The white paper offers no surprises, now the momentum must come from social forces, writes Gregor Gall
‘Necessary but not sufficient” would be the best way to characterise the SNP Scottish Government’s white paper on independence in terms of whether it’s capable of doing the job of helping win a Yes vote.
But more importantly, the balance between the “necessary” and the “not sufficient” was tilted way in favour of the latter. About 30:70 would be a rough guess at the ratio.
There’s no doubt that the credit must be given to the SNP to getting us this far. Without its 2011 breakthrough, the day of the referendum on 18 September 2014 would never come.
And it’s precisely that point that makes the white paper so disappointing.
Given the huge build up given to its launch by the SNP government, the white paper was always going to have to be something rather special if it was not to be an anti-climax. But apart from a few new policy pledges, it was all fairly predictable and, thus, anti-climatic. It was a confirmation of most of what we already knew.
There was confirmation of a very conservative view of independence as per keeping the pound and staying in a currency union with the rest of Britain, retaining the monarchy, staying in Nato, cutting corporation tax and remaining within the UK regime of regulating finance capital.
Then there was the disappointment of no change to the income tax system (like moving to a progressive one where the richer pay far more) meaning no obvious rise in welfare spending, no obligation upon employers to pay a “living wage”, no re-nationalisation of key public infrastructure and utilities, and no significant change in employment law.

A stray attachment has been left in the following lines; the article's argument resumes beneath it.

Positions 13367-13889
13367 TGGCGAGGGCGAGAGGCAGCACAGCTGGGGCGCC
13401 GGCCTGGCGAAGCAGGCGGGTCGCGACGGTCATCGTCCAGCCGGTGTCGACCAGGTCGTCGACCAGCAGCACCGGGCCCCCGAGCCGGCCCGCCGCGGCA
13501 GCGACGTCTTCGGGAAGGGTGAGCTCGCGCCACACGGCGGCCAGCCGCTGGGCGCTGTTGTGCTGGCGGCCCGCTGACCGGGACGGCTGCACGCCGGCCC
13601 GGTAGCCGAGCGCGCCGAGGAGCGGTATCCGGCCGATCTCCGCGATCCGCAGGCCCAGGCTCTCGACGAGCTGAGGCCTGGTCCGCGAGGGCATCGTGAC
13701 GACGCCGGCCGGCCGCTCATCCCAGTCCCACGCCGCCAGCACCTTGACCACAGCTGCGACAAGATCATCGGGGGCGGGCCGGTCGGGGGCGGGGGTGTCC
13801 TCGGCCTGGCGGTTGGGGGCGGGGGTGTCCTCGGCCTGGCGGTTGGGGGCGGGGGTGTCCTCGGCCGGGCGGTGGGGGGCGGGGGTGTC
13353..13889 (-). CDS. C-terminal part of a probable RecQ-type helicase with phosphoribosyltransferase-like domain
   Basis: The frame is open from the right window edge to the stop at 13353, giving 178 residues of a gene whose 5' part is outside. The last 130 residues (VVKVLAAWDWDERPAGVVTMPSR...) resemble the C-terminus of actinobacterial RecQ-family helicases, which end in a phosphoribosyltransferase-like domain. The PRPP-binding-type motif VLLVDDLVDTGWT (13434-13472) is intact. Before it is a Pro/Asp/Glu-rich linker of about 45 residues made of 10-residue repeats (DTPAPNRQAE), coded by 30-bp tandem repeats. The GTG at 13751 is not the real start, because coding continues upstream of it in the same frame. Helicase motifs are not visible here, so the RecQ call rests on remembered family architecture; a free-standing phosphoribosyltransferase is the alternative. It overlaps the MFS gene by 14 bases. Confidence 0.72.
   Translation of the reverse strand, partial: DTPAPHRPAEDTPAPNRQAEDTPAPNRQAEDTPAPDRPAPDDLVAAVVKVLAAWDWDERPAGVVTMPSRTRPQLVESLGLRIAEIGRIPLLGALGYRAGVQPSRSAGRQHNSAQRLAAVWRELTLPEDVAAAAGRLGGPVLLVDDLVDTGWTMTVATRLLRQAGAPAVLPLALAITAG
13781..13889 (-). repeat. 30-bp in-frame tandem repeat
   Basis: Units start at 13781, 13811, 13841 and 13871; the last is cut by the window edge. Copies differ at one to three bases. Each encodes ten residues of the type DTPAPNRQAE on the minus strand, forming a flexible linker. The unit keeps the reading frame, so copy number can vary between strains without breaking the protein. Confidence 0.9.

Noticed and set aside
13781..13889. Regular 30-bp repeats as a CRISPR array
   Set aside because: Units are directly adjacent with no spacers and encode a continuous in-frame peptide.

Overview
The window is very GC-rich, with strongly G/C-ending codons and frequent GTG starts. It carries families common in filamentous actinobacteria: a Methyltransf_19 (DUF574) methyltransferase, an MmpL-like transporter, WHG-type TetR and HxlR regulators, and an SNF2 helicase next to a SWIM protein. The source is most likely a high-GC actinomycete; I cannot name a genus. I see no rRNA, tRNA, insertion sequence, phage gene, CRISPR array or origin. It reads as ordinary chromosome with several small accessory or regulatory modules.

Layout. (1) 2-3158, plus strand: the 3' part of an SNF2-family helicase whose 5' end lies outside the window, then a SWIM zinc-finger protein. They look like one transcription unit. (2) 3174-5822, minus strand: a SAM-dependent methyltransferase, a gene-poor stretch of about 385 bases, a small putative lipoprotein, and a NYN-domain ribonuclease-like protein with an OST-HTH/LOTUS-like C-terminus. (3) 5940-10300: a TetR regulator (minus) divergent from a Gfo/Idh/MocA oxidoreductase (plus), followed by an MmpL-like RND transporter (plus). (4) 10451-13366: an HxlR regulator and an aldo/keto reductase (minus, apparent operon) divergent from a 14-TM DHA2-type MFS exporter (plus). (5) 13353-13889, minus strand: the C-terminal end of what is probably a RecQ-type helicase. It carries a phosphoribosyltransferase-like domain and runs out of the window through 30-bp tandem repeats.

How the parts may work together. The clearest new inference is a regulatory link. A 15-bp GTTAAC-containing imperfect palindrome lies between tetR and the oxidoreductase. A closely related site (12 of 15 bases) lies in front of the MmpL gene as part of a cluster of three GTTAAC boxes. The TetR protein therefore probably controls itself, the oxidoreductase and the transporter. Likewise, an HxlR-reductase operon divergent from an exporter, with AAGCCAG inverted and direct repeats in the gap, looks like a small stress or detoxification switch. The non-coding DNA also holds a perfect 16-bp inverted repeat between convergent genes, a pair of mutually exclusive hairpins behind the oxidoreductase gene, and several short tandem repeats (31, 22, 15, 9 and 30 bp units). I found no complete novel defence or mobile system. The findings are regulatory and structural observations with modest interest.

The most positive new item was the extension of childcare for the very young. This was added to what we already knew that was progressive. For example, the removal of nuclear weapons, the ending of the “bedroom tax”, the re-nationalisation of Royal Mail and the rise of the minimum wage in line with inflation.
This was followed by a sense of “back to the future”. On state pensions and collective consultation on redundancies, for example, the suggestions are to return the situation back to where it used to be several years ago. But this is only to make things less worse than they will become without really offering to make them better (and significantly better at that).
Finally, there were the warm words about what independence could bring about but which the SNP made no specific policy promises on.
The talk was that an independent Scottish Parliament could do this or that a commission would look at that. One such example was the idea of having workers represented on the board of companies and organisations.
Great idea but without the SNP as presumably the largest party in the parliament in a newly independent Scotland being committed to the idea, it amounts to no more than mere kite flying.
Overall, the White Paper was not so much the curate’s egg with good and bad bits but more like eating the proverbial “Chinese meal” – you feel full immediately afterwards but then the hunger pangs come not long after.